Dietary fiber refers to components in plants that are partly digestible or completely indigestible in the colon. The dietary fiber components that are partly digestible in the colon include pectin, hemicellulose and cellulose. Lignin is not digestible at all by the bacterial enzymes in the colon. Lignin also lowers the digestibility of the other fiber components.

Grains, legumes, and nuts are excellent sources of dietary fiber. The following list provides the fiber content of common grains, legumes and nuts.



Dietary fiber sources Fiber content (g/100 g edible food portion)
Wheat germ, crude 13.20
Goji berries, dried 13.00
Wheat, soft white 12.70
Nuts, almond 12.50
Bulgur, dry 12.50
Tomatoes, sun dried 12.30
Wheat flour, whole-grain 12.17
Chickpeas (garbanzo beans, bengal gram), mature seeds, raw 12.20
Seeds, sesame seeds, whole, dried 11.80
Mushrooms, shiitake, dried 11.50
Lentils, pink or red 10.80
Chickpea flour (besan) 10.80
Nuts, pine nuts, pinyon, dried 10.70
Cowpeas, catjang, mature seeds 10.70
Wheat flour, whole-grain 10.70
Nuts, pistachio nuts 10.60
Buckwheat flour, whole-groat 10.00
Nuts, hazelnuts or filberts 9.70
Nuts, pecans 9.60
Soy flour, full-fat 9.60
Peanuts, spanish 9.50
Cereals, QUAKER, Quick Oats, Dry 9.40
Soybeans, mature seeds 9.30
Nuts, coconut meat 9.00
Peanuts, valencia 8.70
Nuts, macadamia nuts 8.60
Miller 8.50
Teff, uncooked 8.00
Wasabi, root 7.80
Cornmeal, degermed, enriched, yellow 7.39
Corn flour, whole-grain, yellow or white 7.30
Cornmeal, whole-grain, yellow or white 7.30
Tofu, dried-frozen (koyadofu) 7.20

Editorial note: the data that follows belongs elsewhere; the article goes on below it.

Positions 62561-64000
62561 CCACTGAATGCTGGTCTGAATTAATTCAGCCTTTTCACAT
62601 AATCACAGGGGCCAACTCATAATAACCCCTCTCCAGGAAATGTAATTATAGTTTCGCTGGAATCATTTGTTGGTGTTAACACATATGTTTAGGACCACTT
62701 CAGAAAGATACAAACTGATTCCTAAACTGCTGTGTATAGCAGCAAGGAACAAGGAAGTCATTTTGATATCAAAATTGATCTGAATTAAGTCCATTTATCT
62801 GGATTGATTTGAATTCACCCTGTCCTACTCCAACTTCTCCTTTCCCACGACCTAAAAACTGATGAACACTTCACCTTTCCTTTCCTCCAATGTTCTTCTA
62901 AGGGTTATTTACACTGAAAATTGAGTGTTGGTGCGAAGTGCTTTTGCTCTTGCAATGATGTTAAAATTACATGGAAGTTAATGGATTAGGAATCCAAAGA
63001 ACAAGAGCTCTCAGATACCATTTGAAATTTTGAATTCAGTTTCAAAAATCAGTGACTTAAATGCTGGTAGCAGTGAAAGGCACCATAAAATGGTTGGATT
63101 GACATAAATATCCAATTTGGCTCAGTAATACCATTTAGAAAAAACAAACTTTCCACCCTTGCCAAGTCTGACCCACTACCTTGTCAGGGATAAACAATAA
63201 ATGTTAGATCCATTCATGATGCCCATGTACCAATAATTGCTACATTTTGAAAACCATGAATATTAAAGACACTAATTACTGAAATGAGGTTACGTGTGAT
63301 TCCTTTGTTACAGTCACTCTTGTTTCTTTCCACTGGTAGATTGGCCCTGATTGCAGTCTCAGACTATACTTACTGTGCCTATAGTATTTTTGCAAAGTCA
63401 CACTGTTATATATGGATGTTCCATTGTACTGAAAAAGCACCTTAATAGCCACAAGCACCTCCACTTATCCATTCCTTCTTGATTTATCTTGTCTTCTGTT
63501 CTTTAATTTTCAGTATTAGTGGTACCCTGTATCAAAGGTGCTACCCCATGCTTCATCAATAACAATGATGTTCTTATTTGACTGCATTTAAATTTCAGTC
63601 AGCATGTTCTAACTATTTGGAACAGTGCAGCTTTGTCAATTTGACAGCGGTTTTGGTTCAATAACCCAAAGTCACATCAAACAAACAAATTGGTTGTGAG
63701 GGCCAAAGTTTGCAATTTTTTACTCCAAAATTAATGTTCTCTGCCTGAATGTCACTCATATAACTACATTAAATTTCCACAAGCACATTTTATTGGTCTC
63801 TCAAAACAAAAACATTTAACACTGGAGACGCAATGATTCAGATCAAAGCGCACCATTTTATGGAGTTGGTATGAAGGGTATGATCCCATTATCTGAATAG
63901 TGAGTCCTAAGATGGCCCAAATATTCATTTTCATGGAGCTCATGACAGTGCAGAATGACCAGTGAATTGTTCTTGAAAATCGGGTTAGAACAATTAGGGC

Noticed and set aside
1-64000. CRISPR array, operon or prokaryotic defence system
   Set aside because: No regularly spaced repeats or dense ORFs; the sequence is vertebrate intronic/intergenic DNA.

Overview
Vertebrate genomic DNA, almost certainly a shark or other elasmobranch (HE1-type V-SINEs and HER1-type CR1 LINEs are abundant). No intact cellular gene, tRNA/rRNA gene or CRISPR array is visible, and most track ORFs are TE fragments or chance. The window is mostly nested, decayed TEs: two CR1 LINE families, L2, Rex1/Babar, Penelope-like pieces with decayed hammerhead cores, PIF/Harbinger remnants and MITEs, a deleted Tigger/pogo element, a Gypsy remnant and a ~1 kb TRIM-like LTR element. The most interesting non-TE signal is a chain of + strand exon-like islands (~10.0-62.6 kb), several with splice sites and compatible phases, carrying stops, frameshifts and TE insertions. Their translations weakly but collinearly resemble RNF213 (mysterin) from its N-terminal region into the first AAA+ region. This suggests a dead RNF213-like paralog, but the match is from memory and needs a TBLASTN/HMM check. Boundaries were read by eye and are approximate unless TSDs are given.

Barlye malt, flour 7.10
Quinoa, uncooked 7.00
Amaranth grain, uncooked 6.70
Sorghum grain 6.70
Nuts, walnuts, black, dried 6.80
Nuts, walnuts, english 6.70
Nuts, hickorynuts, dried 6.40
Wild rice 6.20
Couscous, dry 5.03


More on Dietary Fiber

Depending on the composition of the fiber in the food, that is the proportion of pectin, hemicellulose, cellulose or lignin, the nutritional value and physiological effect of dietary fiber foods can vary.

Vegetables harvested at younger growth stage are likely to contain higher pectin and hemicellulose (soluble fibers) and less cellulose and lignin (insoluble fibers) than when harvested at later growth stages. Generally, the concentration of the insoluble fiber components increases with maturity of the vegetable or fruit, where as the reverse is true to the soluble fiber components. Overall, the later the maturity of the vegetable or fruit at harvest time, the higher is the total fiber content.

High fiber foods generally contain low or zero contents of fat, especially saturated fatty acids and cholesterol.

For health benefits of consuming high fiber foods such as fruits, vegetables and cereals, read: Dietaty fiber food and health.

Dietary fiber related links:
Total dietary fiber, soluble fiber, insoluble fiber content of foods
Definitions of dietary fiber food.
List of low fiber foods
Dietary fiber: Recommended Daily Reference Intakes (DRIs, RDAs) for fiber

Diabetes management: Low carbohydrate diet --an overview